Sequencing of the HV1 region
The PCR products were purified by QIAquick PCR Purification Kit and directly sequenced using BigDye Terminator kits (Applied Biosystems, Foster City, CA, USA) on an automated sequencer. Sequencing of the 100 studies used the primers DF/DR. The DNA sequences were edited and concatenated using Chromas Pro (Technelysium Pty Ltd, Helensvale, Queensland, Australia) and aligned.
Identification of haplotypes
The haplotypes types of H'mong dogs were identified, based on characters of sequences HV1 (D-loop) using an identification tool.
Genetic parameters were analyzed with a proportion nucleotide diversity (Pi), haplotypes diversity (Hd), and a mean number of nucleotide differences (Kt) on the DnaSP.
Chromas Pro 2.1.6 software was used to edit the sequences. Sequence alignments were made with Bioedit. We used maximum likelihood (ML) and Bayesian inference (BI) to build phylogenetic trees., In ML and BI analyses, the best model for each partition of HV1 region was based on a general time-reversible model with a gamma shape parameter (G: 0.1002 in ML and 0.0332 in BI). The strength of nodal support in the ML tree was determined using 1000 replicates of the bootstrap (MLBS). We used Mega to analyze the p-distance between Song Ma village dogs.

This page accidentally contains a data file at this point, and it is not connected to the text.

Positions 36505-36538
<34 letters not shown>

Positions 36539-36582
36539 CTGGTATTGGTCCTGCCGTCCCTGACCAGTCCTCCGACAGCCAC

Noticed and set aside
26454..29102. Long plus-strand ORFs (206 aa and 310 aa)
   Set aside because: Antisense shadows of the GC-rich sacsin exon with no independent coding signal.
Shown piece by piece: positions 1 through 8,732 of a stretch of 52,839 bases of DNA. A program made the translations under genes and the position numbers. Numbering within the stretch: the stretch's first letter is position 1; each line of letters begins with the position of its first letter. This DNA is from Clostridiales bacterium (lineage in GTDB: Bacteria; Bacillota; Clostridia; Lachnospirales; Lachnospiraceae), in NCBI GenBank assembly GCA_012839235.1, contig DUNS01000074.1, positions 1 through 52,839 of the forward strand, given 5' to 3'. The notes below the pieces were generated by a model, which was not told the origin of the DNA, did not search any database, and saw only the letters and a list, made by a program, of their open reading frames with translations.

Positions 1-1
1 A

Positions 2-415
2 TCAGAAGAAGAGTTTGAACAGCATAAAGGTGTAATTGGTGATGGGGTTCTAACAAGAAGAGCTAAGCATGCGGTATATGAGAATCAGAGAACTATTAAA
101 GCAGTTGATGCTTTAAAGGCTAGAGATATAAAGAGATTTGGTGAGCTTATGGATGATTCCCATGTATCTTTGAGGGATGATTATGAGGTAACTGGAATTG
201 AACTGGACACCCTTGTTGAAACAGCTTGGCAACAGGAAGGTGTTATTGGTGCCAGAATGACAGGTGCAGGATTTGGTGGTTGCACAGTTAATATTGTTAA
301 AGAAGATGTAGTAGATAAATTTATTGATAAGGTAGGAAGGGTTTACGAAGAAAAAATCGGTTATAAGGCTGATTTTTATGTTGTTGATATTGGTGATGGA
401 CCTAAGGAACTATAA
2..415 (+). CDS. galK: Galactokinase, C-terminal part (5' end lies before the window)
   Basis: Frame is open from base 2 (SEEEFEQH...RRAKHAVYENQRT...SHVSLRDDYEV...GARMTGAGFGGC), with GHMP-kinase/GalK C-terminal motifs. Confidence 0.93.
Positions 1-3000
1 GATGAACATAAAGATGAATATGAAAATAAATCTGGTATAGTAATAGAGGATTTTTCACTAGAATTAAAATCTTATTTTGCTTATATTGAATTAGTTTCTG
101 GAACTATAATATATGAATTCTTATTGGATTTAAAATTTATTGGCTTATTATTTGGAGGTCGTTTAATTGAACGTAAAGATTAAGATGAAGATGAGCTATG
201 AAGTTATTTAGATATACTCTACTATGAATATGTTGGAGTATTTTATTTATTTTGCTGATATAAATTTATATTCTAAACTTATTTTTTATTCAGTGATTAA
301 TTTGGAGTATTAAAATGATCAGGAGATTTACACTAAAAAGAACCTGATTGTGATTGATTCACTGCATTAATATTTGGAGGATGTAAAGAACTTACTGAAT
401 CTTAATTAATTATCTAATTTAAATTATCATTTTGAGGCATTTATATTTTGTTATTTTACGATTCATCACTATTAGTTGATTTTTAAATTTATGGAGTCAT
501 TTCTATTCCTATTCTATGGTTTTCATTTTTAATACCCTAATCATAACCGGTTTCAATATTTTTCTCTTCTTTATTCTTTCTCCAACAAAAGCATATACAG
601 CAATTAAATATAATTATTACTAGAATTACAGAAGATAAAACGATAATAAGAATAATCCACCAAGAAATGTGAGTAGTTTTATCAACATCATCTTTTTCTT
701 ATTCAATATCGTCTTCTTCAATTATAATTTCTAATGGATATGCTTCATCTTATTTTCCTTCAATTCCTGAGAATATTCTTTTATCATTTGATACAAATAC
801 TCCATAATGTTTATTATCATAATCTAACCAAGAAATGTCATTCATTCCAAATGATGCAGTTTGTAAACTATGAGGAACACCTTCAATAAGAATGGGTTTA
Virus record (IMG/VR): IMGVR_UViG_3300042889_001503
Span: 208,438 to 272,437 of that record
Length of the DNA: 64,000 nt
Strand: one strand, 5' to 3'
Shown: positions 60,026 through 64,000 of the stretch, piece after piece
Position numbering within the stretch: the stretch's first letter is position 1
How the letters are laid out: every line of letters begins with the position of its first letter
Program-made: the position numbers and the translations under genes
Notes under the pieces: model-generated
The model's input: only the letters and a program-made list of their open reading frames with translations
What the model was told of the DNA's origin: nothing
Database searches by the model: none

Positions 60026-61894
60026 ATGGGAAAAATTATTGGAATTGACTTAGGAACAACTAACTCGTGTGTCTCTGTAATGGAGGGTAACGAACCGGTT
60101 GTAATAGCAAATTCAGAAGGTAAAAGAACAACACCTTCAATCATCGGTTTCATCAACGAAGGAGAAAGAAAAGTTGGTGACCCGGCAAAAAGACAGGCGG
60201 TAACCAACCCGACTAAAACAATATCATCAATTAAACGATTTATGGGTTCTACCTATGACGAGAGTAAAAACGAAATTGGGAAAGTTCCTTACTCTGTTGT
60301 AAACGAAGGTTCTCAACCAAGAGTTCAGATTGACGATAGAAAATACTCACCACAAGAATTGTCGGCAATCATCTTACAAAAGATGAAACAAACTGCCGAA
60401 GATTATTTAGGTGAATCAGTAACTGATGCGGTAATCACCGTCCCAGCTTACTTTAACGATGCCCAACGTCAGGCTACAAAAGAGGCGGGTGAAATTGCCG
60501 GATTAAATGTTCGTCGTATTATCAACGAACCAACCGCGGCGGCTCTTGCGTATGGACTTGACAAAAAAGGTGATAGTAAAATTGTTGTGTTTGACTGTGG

| Results|| |
Characteristics of a dataset
The mitochondrial HV1 region was sequenced for 100 Song Ma village dogs. The total length of mitochondrial fragments was 670 bp after removing primer sequences. The sequences of mitochondrial HV1 of Song Ma dogs were deposited in GenBank (MZ505107-MZ505206). The obtained dataset contains 41 variable positions, including 38 sites carrying parsimony evolutionary information. The average nucleotide composition of analyzed the HV1 region with nucleotide T/U predominates at 30.8%, followed by type A with 26.8% and C accounting for 26.5%, and the lowest was G with 16%. The average substitution rate for Song Ma village was 1.2%. Compute MCL transitions/transversion with the Tamura-Nei model using a statistical method. The overall transition/transversion bias was R = 469.118.